It is in fact the government that has caused this problem. Over time, with the introduction of Medicaid, Medicare, Obamacare, and a tax and regulatory structure that impairs consumer choice and price signals, the government has inflated the cost of healthcare. By providing generous healthcare subsidies in the billions of dollars, they have displaced those costs onto everyone else. As they have turned the ratchet on socialized medicine over the past 50 years, costs have soared, and they have had to scramble to institute more “cost containment” measures – executive pay caps are just the latest. It is not generous pay scales that hinder charity care – it is a whole system wrought in bureaucracy where administrators are forced into economic decisions based upon government reimbursements and regulations.
Unmentioned by the initiative proponents is the IRS already requires non-profit hospitals to disclose executive salaries and benefits. The Treasury Department does a review and audit every three years to ensure that pay is reasonable and to ensure compliance with their status requirements. If they are found to be out of compliance, their exempt status can be revoked, forcing them to apply as a private hospital and to remit the applicable taxes. Hospitals are already highly regulated entities.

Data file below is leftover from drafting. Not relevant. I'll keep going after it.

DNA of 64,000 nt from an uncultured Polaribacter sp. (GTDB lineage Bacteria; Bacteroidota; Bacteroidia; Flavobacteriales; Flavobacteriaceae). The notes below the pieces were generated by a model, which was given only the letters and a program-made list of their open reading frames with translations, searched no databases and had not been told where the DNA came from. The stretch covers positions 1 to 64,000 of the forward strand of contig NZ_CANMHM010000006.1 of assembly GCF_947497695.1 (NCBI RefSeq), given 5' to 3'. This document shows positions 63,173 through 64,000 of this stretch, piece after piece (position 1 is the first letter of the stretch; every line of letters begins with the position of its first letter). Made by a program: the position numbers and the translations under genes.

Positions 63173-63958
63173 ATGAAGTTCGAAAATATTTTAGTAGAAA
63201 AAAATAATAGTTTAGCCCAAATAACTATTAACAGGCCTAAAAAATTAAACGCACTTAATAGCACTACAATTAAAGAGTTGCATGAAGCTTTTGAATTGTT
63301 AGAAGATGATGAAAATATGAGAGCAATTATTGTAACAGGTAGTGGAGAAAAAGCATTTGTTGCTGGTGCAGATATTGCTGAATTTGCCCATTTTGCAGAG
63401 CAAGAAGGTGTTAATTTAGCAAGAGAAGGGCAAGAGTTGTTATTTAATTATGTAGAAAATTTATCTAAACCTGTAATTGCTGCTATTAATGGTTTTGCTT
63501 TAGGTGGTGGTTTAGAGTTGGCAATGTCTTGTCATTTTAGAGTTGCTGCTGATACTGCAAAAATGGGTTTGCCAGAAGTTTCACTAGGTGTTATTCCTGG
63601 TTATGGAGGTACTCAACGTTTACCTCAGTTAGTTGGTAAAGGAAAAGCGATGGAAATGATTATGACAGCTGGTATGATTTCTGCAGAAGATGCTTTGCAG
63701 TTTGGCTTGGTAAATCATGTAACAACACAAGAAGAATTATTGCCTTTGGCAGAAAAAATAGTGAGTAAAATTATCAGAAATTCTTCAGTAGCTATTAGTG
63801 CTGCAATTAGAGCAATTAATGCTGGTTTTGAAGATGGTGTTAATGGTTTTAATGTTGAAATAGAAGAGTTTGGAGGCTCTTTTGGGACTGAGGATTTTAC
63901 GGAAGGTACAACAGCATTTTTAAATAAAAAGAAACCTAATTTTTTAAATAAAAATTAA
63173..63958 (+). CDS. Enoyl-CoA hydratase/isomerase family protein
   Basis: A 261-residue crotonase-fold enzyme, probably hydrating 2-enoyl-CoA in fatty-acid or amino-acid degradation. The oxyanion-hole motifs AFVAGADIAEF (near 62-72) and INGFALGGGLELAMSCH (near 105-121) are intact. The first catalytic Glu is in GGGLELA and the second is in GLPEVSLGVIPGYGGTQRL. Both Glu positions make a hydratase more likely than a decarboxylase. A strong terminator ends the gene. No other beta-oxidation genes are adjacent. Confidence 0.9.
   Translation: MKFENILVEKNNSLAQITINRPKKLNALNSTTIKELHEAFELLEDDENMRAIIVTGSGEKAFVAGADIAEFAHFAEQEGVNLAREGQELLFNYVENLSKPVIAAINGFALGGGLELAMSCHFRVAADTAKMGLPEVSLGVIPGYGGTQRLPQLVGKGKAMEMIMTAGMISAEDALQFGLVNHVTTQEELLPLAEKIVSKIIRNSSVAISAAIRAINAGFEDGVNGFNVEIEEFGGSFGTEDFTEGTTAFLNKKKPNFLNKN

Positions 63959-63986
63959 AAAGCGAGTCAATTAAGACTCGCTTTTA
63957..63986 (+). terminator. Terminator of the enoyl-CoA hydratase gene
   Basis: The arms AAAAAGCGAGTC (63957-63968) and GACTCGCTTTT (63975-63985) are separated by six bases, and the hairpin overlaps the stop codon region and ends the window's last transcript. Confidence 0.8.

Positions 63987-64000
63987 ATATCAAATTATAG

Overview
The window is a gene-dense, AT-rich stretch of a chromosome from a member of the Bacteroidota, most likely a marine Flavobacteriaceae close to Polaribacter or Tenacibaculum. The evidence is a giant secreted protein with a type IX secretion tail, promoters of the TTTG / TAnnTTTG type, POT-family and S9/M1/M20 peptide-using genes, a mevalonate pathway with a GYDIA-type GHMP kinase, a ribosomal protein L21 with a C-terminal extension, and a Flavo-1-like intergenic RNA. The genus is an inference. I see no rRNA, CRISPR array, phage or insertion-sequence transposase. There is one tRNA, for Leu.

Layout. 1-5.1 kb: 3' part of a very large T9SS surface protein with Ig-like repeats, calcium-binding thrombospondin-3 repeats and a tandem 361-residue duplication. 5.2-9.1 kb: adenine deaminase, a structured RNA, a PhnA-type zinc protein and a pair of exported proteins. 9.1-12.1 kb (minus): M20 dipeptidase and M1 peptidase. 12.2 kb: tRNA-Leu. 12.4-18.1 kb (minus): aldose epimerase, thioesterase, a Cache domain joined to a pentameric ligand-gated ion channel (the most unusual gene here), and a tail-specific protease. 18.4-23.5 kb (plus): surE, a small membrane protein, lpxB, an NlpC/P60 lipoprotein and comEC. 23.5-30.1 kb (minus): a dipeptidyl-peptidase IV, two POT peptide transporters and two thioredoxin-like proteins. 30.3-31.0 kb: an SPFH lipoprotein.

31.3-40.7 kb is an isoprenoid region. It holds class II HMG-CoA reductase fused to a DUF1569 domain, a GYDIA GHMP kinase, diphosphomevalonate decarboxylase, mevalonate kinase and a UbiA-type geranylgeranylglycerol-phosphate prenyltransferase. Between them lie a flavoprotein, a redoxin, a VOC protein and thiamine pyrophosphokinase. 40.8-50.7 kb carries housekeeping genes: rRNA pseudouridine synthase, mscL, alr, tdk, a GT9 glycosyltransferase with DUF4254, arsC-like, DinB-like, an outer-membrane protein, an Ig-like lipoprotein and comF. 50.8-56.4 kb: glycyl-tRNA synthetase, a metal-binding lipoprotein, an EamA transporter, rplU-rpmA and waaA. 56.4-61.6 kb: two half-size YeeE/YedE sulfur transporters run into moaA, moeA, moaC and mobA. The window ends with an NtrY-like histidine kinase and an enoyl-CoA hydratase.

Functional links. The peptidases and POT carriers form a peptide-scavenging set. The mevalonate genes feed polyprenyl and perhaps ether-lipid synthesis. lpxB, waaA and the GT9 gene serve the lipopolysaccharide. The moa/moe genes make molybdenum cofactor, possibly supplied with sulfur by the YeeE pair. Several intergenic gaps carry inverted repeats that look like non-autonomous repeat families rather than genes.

This initiative isn’t only antithetical to free markets principles; it will be a power grab for the state. The Attorney General will have the authority to audit a hospitals’ books – if found guilty of “excessive pay”, they could lose their state licenses as well as be charged under state consumer fraud laws. Furthermore, the AG will be allowed to place a representative on the hospital in question, board of directors. This is a gross infringement by the state into private organizations.